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Original Issue

Inside College Football

Second Chance
With time on its side, Michigan State knocked off Michigan on the
last play

After junior running back T.J. Duckett had ripped through the
nation's top rushing defense for 211 yards and caught the
winning, two-yard touchdown pass with zeroes on the clock to give
Michigan State a 26-24 victory over No. 6 Michigan, he said his
mantra on the decisive drive was "Got to score. Got to score. Got
to score by any means necessary." Little did Duckett know.

Two plays before Duckett's clutch catch, Spartans quarterback
Jeff Smoker was tackled at the two-yard line with 12 seconds left
and Michigan State out of timeouts. The referee hurriedly got the
ball ready for play, and Smoker lined up the Spartans and spiked
the ball with :01 showing on the scoreboard. That single tick
remained apparently because of the quick finger of the Michigan
State employee manning the clock in a booth upstairs. Replays
seem to show that the clock was stopped prematurely--before the
ref waved the spike play dead--giving Michigan State an
unwarranted shot at victory.

When Duckett caught the TD pass, the Spartans erupted in
celebration. "I was at the bottom of the pile. You never want to
be at the bottom," said the 6'1", 249-pound Duckett. He paused.
"Actually, if you're at the bottom, that means you did something

Entering the game, the Wolverines' defense had allowed an average
of 54.4 rushing yards in its previous six games, but Duckett was
coming off a 186-yard, two-touchdown effort against Wisconsin, in
which he'd begun to show his patient, punishing style at its
best. Duckett, a native of Kalamazoo, Mich., doesn't hurry in
choosing where to run. Once he chooses, he's pretty good at
hurrying. His performances against the Badgers and Wolverines
have been of the dominant sort he was expected to produce when
Michigan State signed him after Notre Dame had decided Duckett
wasn't academically worthy (SI, May 1, 2000).

Against Michigan, Duckett drew inspiration from the memory of his
mother, Jacqulyn Barham, who would have turned 59 two days before
the game had she not died of cancer in March 2000. "I didn't say
anything this week. I didn't want sympathy," Duckett said. "I
tried to play for her. It meant a lot to me."

While Michigan, which had been rated No. 4 in the BCS standings,
couldn't stop Duckett, it did get to Smoker for a school-record
12 sacks. Nevertheless, the Wolverines played themselves out of
the national championship race by committing two penalties on the
Spartans' game-winning drive. The first, a personal foul (face
mask) after Michigan State had failed to convert on
fourth-and-16, gave the Spartans new life at the Michigan 35. The
second, an 11-yarder for having 12 defenders on the field, gave
the Spartans a second-and-three at the 11, and they scored seven
plays later.

After the game Duckett remarked on how Michigan State had played
hard for 60 minutes. That it did--and a little more.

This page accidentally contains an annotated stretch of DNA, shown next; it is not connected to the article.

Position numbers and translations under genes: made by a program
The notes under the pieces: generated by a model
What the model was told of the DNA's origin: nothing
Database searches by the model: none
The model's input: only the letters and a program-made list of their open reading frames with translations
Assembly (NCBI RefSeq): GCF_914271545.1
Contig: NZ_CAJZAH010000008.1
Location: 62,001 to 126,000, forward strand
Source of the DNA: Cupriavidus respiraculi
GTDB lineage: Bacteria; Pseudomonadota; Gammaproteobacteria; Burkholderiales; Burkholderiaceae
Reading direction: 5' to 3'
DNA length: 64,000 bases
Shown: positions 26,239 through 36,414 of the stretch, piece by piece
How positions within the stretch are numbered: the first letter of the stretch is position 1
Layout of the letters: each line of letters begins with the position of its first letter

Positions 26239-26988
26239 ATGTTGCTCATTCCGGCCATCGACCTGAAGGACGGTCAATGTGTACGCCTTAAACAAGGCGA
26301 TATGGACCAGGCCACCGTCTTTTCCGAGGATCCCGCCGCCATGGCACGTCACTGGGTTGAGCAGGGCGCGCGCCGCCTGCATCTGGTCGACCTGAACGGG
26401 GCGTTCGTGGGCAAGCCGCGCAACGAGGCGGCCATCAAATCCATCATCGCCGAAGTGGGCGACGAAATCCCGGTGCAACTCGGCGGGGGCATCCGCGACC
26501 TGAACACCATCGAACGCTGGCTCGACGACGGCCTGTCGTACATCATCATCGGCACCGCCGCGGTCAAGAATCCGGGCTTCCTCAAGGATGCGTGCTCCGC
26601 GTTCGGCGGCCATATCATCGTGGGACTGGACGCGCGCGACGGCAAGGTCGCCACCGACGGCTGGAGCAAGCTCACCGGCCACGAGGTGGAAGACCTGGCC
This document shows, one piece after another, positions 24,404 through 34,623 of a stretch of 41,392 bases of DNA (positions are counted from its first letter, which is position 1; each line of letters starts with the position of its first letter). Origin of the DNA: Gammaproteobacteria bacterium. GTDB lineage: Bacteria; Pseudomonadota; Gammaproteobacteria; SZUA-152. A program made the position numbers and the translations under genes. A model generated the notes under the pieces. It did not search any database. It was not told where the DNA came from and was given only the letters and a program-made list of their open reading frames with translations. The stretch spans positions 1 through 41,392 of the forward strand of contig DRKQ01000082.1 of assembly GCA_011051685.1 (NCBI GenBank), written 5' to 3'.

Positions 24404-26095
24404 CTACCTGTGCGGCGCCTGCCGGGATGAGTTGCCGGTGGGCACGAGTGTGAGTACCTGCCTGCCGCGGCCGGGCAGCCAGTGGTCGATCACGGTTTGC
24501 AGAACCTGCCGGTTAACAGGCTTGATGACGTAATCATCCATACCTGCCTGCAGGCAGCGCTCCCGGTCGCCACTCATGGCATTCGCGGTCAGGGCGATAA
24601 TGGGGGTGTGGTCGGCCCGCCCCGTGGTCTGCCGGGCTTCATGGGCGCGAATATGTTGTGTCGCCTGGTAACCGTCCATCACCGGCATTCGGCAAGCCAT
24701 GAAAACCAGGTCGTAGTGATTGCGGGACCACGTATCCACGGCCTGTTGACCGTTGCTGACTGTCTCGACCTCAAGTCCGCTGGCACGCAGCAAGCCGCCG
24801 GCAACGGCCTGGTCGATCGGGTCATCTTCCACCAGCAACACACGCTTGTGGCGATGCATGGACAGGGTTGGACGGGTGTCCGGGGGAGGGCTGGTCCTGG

Few Firings Expected
The Coaching Carousel Begins

An early frost doesn't necessarily portend a cold winter. So it
is that the firing of Terry Allen by Kansas, the firing of
Charlie Weatherbie by Navy and the resignation of Cal's Tom
Holmoe, all within an eight-day period ending on Sunday,
shouldn't be seen as a sign of wholesale coaching changes to
come. In fact, so little turnover is expected this year that it
could rival 1987 and '95, when nine coaching changes occurred
each year, the lowest turnover since the NCAA started tracking
coaching moves in '46. Only four other coaches--Cam Cameron of
Indiana, Ted Tollner of San Diego State, Mike Cavan of SMU and
Woody Widenhofer of Vanderbilt--are in deep trouble. Notre Dame's
Bob Davie is also vulnerable.

Because one firing can set off a chain of hirings--for example, in
1999 Washington hired Rick Neuheisel from Colorado, which hired
Gary Barnett from Northwestern, which hired Randy Walker from
Miami of Ohio--a lack of firings can keep the total number of
changes down. With 25 bowl games scheduled this season, 50
coaches can boast of reaching the postseason. As long as a
school's fans have hope of going bowling in the near future,
they'll buy tickets. When they stop buying tickets, the coach is
in trouble.

Last Saturday night, the Memorial Stadium crowd of 50,750 at
Kansas was a sea of Nebraska red. In the third quarter, with the
visitors well on their way to a 51-7 victory, the fans began
chanting, "Let's go Huskers!" The next day, Terry Allen lost his

Huskies Beat Cardinal Again
Flawless in Seattle

When a Stanford defender drove him into the turf on the second
play of the second half last Saturday, Washington's righthanded
quarterback, Cody Pickett, landed on his throwing shoulder--the
same one he'd separated on Oct. 6. While shaking off the pain, he
avoided looking to the Huskies' sideline, "just in case they were
trying to send somebody in for me," Pickett said after the 42-28
win over the Cardinal at Husky Stadium.

Replacing Pickett, a sophomore, is the last thing the Huskies'
staff wants to do. Combining pinpoint passing and remarkable
toughness, he has helped lead Washington to a surprising 7-1
record and No. 8 ranking. While Stanford also entered the game
with one loss, Washington's defeat had been more humbling--a 35-13
setback on Oct. 13 to UCLA, a team that the Cardinal defeated
38-28 two weeks later for its second win over a top five team in
as many weeks. Still, Stanford hadn't won in Husky Stadium in 25

Make it 26. Pickett, who sat out the UCLA game because of his
separated shoulder, looked superb leading the Huskies to
touchdowns on three of their first four possessions. He picked
apart the Cardinal's zone defense, completing 15 of 28 passes for
291 yards and one touchdown with no interceptions. He also
rattled Stanford by running the option half a dozen times, an
unexpected wrinkle that Huskies offensive coordinator Keith
Gilbertson unveiled against the Cardinal, who entered the game
with the Pac-10's best rushing defense.

The downside of the option is that it exposes the quarterback to
ferocious hits. With Pickett under center, at least one Husky
isn't overly worried. "He's a tough cowboy kid from Caldwell,
Idaho," says sophomore strong safety Greg Carothers. Pickett grew
up around rodeos, specializing in team-roping as a teenager. His
father, Dee, was world champion cowboy in 1984 and made his
living on the pro circuit for 20 years.

Washington was one of only two teams in the Pac-10 that didn't